Use of nitroprusside to increase tissue temperature during local hyperthermia in normal and tumor-bearing dogs.
The present study investigates the effects of nitroprusside, a potent vasodilating agent, on tissue temperature during local hyperthermia in five normal and five tumor-bearing dogs. Caudal thigh muscles were heated in normal dogs and muscle temperatures were recorded during hyperthermia. Tumor-bearing dogs received two hyperthermia treatments during a course of radiation therapy. Temperatures were recorded in tumor and surrounding normal tissues. Mean arterial pressure was decreased by approximately 40-45% during nitroprusside infusion and was associated with a compensatory increase in heart rate and increases in tissue temperature. In normal dogs, muscle temperatures increased an average of 1.7 degrees C with nitroprusside administration. When nitroprusside was administered at the beginning of local hyperthermia to induce step-down heating, approximately 48% of the measured positions in caudal thigh muscle achieved a temperature greater than or equal to 43 degrees C, sufficient to induce step-down heating, during the hyperthermia episode. In tumor-bearing dogs, there was a significant increase in tumor and normal tissue temperatures during nitroprusside administration. Estimated T90 and T50 descriptors increased by 0.9 degrees C and 1.6 degrees C, respectively, for tumor tissue and by 0.4 degrees C and 1.2 degrees C, respectively, for normal tissue. Despite the increase in normal tissue temperatures no toxicity was observed in these dogs. Nitroprusside may be a useful agent for manipulation of tumor temperatures during the entire hyperthermia treatment or for a short time period at the initiation of treatment to induce step-down heating.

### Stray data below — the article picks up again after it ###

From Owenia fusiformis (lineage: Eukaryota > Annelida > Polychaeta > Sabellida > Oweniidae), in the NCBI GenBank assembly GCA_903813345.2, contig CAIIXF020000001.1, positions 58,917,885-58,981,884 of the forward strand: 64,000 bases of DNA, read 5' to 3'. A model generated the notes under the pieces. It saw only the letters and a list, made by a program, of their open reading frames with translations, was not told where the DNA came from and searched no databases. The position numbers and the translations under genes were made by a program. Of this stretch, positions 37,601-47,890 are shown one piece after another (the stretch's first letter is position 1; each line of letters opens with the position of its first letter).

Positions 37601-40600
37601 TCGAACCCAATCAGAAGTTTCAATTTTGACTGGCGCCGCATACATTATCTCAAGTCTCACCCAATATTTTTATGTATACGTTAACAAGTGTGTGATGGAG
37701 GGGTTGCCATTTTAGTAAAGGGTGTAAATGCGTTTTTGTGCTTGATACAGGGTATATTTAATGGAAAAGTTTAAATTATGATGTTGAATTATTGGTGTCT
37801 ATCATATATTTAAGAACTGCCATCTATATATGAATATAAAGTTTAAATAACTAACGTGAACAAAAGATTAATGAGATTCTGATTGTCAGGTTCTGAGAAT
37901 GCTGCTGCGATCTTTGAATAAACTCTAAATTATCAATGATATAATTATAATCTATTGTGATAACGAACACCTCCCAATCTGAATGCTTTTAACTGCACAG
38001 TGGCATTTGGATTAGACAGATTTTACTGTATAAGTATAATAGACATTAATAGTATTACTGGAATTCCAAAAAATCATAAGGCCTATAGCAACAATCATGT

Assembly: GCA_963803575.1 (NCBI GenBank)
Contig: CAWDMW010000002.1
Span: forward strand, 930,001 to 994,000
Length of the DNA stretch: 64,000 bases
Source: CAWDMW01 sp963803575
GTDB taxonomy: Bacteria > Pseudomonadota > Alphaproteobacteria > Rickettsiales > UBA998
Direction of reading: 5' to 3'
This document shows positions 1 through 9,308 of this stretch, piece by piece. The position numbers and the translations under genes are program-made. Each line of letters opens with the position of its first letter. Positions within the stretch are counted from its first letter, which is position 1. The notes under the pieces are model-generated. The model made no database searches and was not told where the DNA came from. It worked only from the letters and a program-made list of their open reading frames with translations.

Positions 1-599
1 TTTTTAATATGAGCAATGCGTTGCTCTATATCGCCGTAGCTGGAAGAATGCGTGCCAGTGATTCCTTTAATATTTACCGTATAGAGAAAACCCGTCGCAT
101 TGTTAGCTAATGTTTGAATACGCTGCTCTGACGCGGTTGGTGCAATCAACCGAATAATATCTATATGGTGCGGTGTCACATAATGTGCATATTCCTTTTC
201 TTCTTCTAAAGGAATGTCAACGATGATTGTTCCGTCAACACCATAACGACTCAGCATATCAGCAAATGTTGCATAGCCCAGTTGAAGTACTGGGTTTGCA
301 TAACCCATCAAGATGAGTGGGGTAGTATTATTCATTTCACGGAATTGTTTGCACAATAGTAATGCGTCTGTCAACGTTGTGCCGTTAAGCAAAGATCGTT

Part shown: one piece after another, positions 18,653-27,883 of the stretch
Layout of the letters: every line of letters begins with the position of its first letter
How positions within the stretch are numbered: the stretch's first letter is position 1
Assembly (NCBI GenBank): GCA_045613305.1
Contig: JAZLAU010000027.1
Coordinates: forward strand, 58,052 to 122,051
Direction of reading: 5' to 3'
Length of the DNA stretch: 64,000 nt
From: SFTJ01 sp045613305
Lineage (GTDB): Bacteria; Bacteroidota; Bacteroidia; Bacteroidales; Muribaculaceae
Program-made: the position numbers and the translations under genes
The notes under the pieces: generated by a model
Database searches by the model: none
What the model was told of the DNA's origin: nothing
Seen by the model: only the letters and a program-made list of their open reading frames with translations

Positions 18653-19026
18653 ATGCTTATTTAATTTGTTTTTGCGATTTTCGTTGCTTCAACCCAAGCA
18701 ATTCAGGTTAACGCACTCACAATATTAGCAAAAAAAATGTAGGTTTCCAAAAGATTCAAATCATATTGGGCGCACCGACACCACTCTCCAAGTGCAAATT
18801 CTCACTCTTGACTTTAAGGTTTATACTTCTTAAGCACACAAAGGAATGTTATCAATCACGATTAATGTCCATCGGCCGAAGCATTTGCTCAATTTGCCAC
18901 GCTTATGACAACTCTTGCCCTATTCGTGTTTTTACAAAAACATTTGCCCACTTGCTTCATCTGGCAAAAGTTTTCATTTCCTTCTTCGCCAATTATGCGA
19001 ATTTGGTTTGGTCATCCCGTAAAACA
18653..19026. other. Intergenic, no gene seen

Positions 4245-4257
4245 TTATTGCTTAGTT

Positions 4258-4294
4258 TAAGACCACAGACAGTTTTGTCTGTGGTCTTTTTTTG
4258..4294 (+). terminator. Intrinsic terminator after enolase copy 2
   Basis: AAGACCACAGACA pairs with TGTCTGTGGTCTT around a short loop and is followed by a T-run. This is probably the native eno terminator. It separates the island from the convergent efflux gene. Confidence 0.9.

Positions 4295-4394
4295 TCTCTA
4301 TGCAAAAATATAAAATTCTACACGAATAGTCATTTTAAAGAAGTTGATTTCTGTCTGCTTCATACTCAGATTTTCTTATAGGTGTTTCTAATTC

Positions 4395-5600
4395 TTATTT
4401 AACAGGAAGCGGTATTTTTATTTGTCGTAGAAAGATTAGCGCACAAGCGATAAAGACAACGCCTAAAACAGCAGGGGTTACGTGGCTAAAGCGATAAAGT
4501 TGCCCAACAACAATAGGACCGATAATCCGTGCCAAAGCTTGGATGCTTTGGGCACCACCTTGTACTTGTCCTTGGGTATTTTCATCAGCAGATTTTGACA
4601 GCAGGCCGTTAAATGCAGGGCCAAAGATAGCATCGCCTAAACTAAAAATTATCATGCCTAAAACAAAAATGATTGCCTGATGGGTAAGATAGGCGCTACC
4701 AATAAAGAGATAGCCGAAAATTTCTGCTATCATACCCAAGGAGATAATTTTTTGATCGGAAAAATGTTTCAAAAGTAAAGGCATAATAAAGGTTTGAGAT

Prescott, DM; Samulski, TV; Dewhirst, MW; Page, RL; Thrall, DE; Dodge, RK; Oleson, JR
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